Award will recognise those who risked all during the war
THE bravery of a remarkable woman who lived her last 30 years in Cornwall after a wartime risking her life helping Jewish prisoners in an internment camp is to be recognised by a new award for British Heroes of the Holocaust.
Sofka Skipwith, who lived in a small hamlet between St Breward and Blisland on Bodmin Moor, had been imprisoned by Germans in an internment camp in Vittel, Southern France, after going to Paris to bring her parents, a Russian Prince and Princess, to Britain shortly after the outbreak of war.
She tried to help groups of Polish Jews in the camp by giving them smuggled Red Cross parcels.
Aware of the fate they faced, she wrote down all the names of the Jewish prisoners on cigarette paper, rolled them into capsules and sent them to the British authorities.
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She also enabled many prisoners on passage for Nazi death camps to escape and join the French Resistance movement.
Sofka also saved a newborn Jewish baby, who had been overlooked by the camp authorities. In the majority of cases Jewish babies were murdered on arrival.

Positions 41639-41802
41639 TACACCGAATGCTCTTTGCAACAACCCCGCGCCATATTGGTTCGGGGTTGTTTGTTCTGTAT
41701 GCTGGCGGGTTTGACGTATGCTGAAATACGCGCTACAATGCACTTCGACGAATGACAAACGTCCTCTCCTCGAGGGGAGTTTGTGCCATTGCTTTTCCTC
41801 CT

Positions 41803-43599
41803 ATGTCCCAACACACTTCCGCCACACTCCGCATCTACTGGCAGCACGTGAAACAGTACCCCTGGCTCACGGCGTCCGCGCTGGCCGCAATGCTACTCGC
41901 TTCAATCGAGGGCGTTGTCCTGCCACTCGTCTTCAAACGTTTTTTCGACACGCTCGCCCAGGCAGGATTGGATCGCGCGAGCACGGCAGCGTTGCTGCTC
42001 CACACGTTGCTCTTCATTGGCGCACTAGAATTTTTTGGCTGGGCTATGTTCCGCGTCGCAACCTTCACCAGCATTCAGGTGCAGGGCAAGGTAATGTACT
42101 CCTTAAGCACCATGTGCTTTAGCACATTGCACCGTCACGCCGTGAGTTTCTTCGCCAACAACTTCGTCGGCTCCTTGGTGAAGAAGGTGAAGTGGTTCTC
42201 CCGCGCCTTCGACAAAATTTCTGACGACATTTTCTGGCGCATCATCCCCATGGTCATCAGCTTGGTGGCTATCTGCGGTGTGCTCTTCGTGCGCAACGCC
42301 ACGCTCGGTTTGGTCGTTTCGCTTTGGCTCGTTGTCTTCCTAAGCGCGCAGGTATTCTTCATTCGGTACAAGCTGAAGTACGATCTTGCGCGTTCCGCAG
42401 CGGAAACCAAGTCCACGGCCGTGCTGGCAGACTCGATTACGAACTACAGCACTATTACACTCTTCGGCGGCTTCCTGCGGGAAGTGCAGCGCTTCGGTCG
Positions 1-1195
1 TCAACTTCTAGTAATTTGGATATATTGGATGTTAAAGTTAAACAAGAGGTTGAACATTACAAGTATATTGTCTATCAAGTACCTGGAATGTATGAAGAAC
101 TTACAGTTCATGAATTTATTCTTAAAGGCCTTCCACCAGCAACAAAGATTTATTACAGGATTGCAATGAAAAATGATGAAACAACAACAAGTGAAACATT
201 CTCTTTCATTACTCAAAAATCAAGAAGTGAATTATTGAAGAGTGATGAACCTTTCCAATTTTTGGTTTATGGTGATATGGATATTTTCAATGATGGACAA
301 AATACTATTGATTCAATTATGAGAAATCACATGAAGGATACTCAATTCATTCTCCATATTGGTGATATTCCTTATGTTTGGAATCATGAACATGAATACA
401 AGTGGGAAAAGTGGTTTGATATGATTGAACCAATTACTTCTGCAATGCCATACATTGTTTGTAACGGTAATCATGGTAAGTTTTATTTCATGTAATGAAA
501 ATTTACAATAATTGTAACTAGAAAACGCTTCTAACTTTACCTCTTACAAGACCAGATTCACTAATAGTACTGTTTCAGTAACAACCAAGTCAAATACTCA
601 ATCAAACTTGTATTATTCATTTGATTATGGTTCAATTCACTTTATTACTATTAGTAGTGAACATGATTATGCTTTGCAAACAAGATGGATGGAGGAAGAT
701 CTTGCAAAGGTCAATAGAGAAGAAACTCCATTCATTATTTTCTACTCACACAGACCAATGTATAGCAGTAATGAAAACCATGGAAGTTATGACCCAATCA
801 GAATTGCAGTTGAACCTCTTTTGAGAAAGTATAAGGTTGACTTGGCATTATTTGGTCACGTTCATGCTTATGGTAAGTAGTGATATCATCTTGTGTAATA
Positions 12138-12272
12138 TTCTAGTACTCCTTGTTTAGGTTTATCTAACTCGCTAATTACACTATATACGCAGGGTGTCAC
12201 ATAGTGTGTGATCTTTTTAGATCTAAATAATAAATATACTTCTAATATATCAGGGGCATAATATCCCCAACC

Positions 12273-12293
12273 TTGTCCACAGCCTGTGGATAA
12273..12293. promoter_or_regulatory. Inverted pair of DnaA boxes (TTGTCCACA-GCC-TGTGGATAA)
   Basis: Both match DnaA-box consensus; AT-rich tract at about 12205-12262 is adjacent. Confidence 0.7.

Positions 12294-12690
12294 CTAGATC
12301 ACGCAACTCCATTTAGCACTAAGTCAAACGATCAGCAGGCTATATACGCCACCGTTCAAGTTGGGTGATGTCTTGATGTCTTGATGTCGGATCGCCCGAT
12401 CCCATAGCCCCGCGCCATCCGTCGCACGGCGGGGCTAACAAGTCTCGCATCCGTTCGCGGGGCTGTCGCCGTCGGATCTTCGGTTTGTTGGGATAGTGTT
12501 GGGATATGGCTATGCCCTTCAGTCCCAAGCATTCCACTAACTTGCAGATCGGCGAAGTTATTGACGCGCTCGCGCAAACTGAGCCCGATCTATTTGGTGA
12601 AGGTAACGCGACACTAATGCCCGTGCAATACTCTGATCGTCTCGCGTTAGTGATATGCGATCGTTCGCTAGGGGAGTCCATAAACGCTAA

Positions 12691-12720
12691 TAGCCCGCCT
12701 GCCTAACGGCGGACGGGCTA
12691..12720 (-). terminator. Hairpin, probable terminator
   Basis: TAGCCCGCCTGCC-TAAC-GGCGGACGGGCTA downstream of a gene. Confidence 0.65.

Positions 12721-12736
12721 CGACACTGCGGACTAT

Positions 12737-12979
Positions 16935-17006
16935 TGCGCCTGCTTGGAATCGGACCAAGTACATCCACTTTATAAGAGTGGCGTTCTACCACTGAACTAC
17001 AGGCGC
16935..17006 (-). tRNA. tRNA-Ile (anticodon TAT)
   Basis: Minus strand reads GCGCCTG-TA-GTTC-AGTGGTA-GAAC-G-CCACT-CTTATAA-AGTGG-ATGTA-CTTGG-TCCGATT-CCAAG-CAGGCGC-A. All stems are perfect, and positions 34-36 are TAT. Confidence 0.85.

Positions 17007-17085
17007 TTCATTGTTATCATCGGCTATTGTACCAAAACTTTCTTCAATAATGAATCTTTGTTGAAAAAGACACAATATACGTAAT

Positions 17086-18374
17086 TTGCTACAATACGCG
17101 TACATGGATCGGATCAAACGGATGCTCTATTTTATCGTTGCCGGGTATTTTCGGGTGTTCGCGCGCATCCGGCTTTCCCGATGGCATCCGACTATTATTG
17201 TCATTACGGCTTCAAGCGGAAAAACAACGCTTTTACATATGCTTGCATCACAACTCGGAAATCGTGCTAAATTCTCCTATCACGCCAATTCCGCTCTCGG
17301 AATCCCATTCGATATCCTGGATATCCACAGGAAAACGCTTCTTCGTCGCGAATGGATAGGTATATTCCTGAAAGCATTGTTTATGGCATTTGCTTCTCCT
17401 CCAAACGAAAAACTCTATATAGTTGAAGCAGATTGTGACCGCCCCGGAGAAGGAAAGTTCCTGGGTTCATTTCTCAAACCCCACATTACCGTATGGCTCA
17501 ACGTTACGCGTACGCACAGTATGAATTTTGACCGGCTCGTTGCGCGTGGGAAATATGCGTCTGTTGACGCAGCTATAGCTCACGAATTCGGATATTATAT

After the war, Skipwith ran a travel firm sending tours to Communist countries and also worked as an assistant to Sir Laurence Olivier before spending the last 30 years of her life living high on Bodmin Moor in an old cottage in the hamlet of Bradford for the benefit of her health.
She was recognised as Righteous Among the Nations by Yad Vashem, Israel's Holocaust Memorial authority in 1998.
Her son from her first marriage, Peter Zinovieff, met with Communities Minister Shahid Malik MP last week to discuss the new award.
Discussions follow an initiative by the Holocaust Educational Trust to secure recognition for British people who risked their own lives and often the lives of their families to aid or rescue thousands of Jewish people and others from almost certain death.
Mr Zinovieff commented: "I remember my mother telling me that for her, this wasn't about being brave but in her mind, there was no other option but to help."
He said she and her father, both of them from Russian aristocratic stock, had divorced before the war and she had married Grey Skipwith, an RAF navigator who died when his plane was shot down in a bombing raid over Berlin in 1943.
She headed off to Paris to bring back her parents and left her youngest son, now baronet Sir Patrick Skipwith, with the milkman's family.
"They were surprised when she didn't return. As a British subject she was kept in captivity in France until the end of the war.
"She moved to Cornwall because property was cheap then and bought a derelict cottage, improved it and installed electricity and a telephone. She wrote her memoirs, kept chickens and had a partner, Jack King.
"After she died her ashes were spread in the garden there," said Mr Zinovieff.